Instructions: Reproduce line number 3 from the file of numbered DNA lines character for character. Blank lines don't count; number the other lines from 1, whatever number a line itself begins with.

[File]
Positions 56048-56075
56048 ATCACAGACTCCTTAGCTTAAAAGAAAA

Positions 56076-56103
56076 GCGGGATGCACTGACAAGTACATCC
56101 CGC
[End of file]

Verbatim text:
Positions 56076-56103